French teenager’s remarks about Islam spark national debate
Comments divide opinion on freedom of expression, as 16-year-old receives threats
The 16-year-old, Mila, who made remarks about Islam. Photograph: Quotidien
Until January 18th, Mila was an ordinary, 16-year-old French lycée student, with 9,000 followers on her Instagram account. That Saturday, the blonde, blue-eyed teenager carried on a live video chat with about 30 of her followers.
What happened next made Mila famous, provoked a nationwide debate on the right to blasphemy and showed both the harmful effects of social media and the fragility of civil peace in France.
Mila recounted the incident herself, in her only television interview, on TMC’s Quotidien programme on February 3rd. It began when somebody made unwelcome advances on the live chat. “I didn’t hesitate to put him in his place, because it’s not the first time it’s happened,” Mila said.
Mila then began talking to another individual about her sexual preferences. “I told her I was a lesbian. She asked what kind of girls I like. She said that she, personally, didn’t particularly like Arabs and blacks. I told her it was the same for me.”
The young man who had made advances called Mila a dirty whore, lesbian and racist. “He insulted me a lot in the name of Allah,” Mila recalled. “I said I didn’t like Islam, that it was a religion of hatred.”
Threatening, hateful messages flooded in to Mila’s Instagram account. She posted a second video the same day, to explosive effect.
“I hate religion,” the teenager began, continuing with an expletive-filled attack on the Koran and Islam.
The second video went viral on social media. France Bleu Isère radio reported that it was seen more than a million times. Some viewers recognised Mila and posted her name and address, and the address of her school between Lyon and Grenoble.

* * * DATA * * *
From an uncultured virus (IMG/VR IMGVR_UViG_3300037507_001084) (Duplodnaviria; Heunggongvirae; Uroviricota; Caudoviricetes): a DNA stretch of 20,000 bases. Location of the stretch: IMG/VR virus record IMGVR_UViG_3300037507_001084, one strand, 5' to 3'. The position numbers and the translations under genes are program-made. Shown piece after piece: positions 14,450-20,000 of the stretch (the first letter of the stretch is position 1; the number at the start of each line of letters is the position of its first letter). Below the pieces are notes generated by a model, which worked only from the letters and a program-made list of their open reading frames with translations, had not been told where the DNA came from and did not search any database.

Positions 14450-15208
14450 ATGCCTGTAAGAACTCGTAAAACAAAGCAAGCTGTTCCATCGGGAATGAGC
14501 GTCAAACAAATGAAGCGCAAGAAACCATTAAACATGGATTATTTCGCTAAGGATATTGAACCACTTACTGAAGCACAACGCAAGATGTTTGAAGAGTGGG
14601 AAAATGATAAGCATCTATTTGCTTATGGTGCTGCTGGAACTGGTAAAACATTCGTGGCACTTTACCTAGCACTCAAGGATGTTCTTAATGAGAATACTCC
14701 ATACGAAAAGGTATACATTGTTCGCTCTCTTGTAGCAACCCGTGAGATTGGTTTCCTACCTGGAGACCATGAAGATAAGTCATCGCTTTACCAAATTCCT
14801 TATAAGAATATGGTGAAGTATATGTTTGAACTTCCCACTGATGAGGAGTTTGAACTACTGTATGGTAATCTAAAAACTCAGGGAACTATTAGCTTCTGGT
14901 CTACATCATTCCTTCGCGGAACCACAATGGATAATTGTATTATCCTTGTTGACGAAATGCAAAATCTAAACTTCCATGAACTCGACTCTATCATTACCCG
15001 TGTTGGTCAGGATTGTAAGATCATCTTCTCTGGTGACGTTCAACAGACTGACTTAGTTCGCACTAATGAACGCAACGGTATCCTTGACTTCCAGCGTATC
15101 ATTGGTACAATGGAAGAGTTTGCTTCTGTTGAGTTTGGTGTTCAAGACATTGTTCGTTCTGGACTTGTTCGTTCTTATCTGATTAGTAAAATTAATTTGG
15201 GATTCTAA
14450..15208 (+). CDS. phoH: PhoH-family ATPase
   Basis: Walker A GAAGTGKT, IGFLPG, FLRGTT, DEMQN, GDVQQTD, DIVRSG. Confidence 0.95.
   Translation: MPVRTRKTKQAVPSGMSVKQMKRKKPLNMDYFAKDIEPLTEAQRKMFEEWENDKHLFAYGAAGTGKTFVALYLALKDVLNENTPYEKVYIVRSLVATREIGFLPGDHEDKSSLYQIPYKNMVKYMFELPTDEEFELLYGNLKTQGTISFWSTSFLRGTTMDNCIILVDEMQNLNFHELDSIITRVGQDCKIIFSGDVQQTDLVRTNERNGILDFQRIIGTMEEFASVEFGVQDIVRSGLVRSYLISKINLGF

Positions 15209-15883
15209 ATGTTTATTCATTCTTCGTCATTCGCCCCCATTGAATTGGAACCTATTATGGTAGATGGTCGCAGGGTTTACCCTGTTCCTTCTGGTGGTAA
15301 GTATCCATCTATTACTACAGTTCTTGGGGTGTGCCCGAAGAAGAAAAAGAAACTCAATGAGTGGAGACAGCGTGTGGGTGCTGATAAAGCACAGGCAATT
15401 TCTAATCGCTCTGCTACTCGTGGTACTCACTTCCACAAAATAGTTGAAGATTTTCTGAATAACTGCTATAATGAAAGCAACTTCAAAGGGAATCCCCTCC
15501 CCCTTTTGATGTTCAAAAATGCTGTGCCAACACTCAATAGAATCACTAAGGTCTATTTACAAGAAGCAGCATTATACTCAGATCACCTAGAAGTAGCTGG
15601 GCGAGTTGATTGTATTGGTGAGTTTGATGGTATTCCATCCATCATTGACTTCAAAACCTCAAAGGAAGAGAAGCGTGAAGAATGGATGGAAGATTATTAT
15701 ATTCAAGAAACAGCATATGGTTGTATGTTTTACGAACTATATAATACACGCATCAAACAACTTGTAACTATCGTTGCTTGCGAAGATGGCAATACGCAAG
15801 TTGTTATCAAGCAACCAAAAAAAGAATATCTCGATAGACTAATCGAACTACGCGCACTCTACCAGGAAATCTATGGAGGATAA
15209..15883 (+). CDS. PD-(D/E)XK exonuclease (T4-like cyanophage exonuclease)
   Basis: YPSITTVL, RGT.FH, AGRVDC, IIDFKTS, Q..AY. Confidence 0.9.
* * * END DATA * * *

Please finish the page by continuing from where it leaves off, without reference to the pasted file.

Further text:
Mila received threats of rape and murder. Some said they would wait for her outside her school. “We’re going to find you and slash your throat dirty bitch,” one threatened.
She did not return to school the following Monday. Gendarmes were assigned to guard her and her family. On February 6th, the education minister said a new school had been found for her.
Mila’s supporters adopted the hashtag #JeSuisMila to defend her. Her opponents used #JeNeSuisPasMila. The battle of the hashtags was a throwback to the murder of 12 people by Islamists at Charlie Hebdo magazine by Islamists five years ago. Many thousands of French people expressed solidarity with the slain journalists with the slogan Je Suis Charlie.
Voltaire’s 19th-century British biographer Evelyn Beatrice Hall summarised the Enlightenment philosopher’s thought as: “I disapprove of what you say, but I will defend to the death your right to say it.”
That sentiment was expressed with regard to Charlie Hebdo, and is again in vogue regarding Mila. The consensus seems to be that Mila was stupid, but that France must defend her right to free speech.
The prosecutor for the Isère department opened two investigations, one for “death threats, threats to commit a crime, harrassment and use of personal data with intent to harm” and a second, against Mila, for “provocation to racial hatred”. When he dropped the case against Mila, the prosecutor said she had merely expressed an opinion.
France has recognised the right to blasphemy since 1881. An Ifop poll commissioned by Charlie Hebdo found the country is split 50/50 between those who support that right and those who oppose it.
At least two politicians – justice minister Nicole Belloubet and the former socialist presidential candidate Ségolène Royal – raised hackles with comments on the case. Belloubet said that “insulting a religion is an attack on freedom of conscience”; Royal said, “I refuse to hold up a disrespectful teenager as a paragon of the freedom of expression.”
Two officials at the French Muslim Council CFCM joined in the fray. The first, Abdallah Zekri, said, “This girl knows very well what she is doing. Who sows the wind harvests the tempest.” Zekri was corrected by the CFCM’s president, Mohammed Moussaoui. “Nothing can justify death threats against a person, no matter how offensive their remarks are,” he said.